Outlaws & Crime
Browse Articles about Outlaws & Crime
|Cokeville survivor oral history, Tina Cook||Wyoming State Archives|
|Cook, Tina, Cokeville survivor oral history||Wyoming State Archives|
|Crook County, Wyoming||Nicole Lebsack|
|Davison, Kathy, Cokeville survivor oral history||Wyoming State Archives|
|Dayton, Janel, Cokeville survivor oral history||Wyoming State Archives|
|Diamond Hoax, 1872||Dick Blust, Jr.|
|Durand, Earl, Park County poacher and bank robber||Lillian Turner|
|Fugate, Caril||Lesley Wischmann|
|Gambling regulation, Teton County||Robin Everett|
|George, Big Nose||Lori Van Pelt|
Outlaws & Crime
News stories published about the July 20, 1889, hanging of Ella Watson and Jim Averell contained inaccuracies that historians and others accepted as fact for more than 100 years, leading to a variety of misunderstandings and resulting in questions about truth and history that haunt researchers today.
LeaKae Roberts was a fourth-grader who was absent from class at Cokeville Elementary School in Cokeville, Wyo., on May 16, 1986, when David and Doris Young took 154 other people hostage at the school, and detonated a bomb inside. The Youngs both died that day. Everyone else survived.
On September 2, 1885, long-simmering tensions between white and Chinese coal miners in Rock Springs, Wyoming Territory, boiled over into a massacre in which whites murdered 28 Chinese, wounded 15 more, and looted and burned all 79 shacks and houses in Rock Springs’ Chinatown. Though the remaining Chinese miners wanted desperately to leave Wyoming, the Union Pacific Railroad, which owned the mines, refused to grant them railroad passes or the back pay owed them. The Chinese finally had no choice but to return to work, which kept wages low and the coal flowing from the mines.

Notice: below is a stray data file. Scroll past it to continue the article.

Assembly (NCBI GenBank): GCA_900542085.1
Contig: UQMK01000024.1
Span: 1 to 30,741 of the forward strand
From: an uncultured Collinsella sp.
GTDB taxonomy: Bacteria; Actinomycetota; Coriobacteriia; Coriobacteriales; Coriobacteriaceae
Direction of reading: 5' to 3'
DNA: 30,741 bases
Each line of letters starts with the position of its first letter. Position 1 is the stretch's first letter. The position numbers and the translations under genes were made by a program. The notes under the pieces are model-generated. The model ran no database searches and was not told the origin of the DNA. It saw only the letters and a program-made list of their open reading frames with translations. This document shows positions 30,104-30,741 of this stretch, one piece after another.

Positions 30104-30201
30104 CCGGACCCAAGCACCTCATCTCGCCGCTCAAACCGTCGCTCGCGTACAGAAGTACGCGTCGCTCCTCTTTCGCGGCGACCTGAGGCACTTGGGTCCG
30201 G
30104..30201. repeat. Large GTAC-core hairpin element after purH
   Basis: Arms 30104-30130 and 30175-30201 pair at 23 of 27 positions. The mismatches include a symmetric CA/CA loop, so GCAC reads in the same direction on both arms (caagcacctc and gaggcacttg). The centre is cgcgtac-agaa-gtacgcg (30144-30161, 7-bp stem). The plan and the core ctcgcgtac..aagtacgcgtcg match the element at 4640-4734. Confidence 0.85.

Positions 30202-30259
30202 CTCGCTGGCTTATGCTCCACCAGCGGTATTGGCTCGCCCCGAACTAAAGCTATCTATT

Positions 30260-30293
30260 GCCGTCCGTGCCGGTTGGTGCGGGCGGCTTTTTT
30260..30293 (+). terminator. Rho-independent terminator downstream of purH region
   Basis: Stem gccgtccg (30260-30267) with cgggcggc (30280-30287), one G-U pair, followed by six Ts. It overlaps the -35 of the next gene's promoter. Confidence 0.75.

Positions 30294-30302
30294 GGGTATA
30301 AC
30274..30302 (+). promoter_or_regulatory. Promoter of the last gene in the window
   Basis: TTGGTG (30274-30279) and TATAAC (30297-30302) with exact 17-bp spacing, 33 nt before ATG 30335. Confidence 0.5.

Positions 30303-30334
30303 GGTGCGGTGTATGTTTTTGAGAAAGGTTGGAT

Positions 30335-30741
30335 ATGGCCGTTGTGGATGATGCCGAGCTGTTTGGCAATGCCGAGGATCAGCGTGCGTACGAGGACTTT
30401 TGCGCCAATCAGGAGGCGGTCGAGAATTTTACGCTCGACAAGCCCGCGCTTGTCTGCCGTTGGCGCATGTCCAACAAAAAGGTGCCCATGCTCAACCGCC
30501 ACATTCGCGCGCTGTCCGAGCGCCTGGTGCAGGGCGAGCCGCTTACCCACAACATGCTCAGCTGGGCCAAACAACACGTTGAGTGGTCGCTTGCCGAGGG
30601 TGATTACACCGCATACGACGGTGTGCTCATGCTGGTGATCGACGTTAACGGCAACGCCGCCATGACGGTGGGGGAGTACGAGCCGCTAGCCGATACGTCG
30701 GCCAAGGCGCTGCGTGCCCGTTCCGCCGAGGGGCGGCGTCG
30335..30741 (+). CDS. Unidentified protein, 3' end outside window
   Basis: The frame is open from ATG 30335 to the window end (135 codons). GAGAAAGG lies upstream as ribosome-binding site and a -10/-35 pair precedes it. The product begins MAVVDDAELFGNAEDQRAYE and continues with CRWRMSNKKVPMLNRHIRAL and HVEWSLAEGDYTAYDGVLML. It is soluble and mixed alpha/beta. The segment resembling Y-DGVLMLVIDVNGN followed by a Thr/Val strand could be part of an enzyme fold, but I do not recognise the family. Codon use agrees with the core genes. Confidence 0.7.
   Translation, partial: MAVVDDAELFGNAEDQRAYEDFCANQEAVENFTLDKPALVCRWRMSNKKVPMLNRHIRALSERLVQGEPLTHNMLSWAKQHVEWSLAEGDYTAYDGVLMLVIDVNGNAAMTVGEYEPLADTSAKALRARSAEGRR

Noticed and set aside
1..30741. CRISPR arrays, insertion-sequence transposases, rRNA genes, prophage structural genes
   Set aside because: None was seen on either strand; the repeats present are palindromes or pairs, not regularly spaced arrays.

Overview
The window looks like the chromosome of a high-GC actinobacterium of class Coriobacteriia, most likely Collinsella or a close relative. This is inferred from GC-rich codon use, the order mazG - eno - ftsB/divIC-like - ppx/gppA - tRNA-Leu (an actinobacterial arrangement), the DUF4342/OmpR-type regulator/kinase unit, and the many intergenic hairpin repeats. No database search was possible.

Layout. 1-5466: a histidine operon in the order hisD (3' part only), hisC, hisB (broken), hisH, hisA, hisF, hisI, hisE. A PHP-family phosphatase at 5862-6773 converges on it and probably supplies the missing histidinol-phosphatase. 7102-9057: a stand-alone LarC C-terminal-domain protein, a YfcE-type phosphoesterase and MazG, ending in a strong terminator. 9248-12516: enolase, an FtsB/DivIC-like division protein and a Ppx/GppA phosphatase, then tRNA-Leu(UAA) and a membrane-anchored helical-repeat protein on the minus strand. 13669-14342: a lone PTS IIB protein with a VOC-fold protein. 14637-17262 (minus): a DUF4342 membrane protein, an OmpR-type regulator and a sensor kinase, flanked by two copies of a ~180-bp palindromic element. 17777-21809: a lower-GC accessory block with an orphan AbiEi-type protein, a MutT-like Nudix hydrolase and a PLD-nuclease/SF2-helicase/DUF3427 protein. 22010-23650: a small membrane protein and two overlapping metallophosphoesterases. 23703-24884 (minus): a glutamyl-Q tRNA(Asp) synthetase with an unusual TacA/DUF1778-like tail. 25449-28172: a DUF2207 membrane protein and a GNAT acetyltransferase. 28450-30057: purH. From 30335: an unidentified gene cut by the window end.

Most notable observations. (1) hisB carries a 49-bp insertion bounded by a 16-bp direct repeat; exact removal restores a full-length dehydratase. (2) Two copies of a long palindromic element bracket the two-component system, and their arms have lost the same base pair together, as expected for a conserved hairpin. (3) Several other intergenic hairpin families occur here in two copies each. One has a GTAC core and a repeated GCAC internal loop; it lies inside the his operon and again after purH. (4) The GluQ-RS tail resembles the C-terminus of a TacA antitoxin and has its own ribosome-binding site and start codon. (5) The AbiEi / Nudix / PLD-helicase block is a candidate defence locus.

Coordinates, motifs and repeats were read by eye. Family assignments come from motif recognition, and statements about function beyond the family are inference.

On April 2, 1909, seven cowmen attacked a sheep camp near Spring Creek in the southern Big Horn Basin. The raiders killed three men, kidnapped two others, killed sheep dogs and dozens of sheep and destroyed thousands of dollars of personal property. It was the deadliest sheep raid in Wyoming history. Unlike many previous incidents after which raiders went unpunished, however, prosecutors this time were successful and five raiders were jailed, marking the end of 15 years or more of violence between cattle- and sheepmen.
In April 1892, a private army of 52 cattle barons, their employees and hired Texas guns invaded Johnson County in northern Wyoming, intending to kill as many as 70 men they suspected of being rustlers or rustler sympathizers. The invaders managed to kill two men before word got out, and they were surrounded by an angry posse. Troops from nearby Fort McKinney intervened. The invaders were escorted back to Cheyenne, where they were charged but never brought to trial. The event ended in ambiguity and political division in the new state of Wyoming.
Tom Horn, stock detective and hired killer, was hanged in Cheyenne in 1903 for a crime he probably did not commit. He remains controversial because of lingering questions about his guilt and the nature of the trial. Horn’s death remains important as it shows the power of Wyoming’s cattle barons, once substantial, beginning at last to wane.
Matthew Shepard Foundation Executive Director Jason Marsden was working as a Casper Star-Tribune reporter in October 1998 when his friend Matt Shepard was murdered. In this essay, Marsden examines the effects of the worldwide media attention that the crime brought to the state of Wyoming at that time and since.